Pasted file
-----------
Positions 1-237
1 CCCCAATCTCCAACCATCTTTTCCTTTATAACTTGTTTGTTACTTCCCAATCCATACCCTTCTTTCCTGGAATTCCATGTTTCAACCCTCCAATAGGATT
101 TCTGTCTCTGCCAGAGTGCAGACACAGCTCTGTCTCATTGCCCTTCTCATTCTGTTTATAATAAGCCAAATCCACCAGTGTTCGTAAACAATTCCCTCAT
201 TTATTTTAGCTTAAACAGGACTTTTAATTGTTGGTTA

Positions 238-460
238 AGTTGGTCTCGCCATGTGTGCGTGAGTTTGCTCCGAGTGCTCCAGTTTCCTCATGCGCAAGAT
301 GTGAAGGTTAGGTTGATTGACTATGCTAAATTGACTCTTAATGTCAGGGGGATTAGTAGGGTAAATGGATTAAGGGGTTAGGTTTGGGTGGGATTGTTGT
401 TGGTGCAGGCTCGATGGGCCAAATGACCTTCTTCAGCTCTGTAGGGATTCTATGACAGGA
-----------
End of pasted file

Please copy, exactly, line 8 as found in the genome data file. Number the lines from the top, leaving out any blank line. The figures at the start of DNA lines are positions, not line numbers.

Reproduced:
401 TGGTGCAGGCTCGATGGGCCAAATGACCTTCTTCAGCTCTGTAGGGATTCTATGACAGGA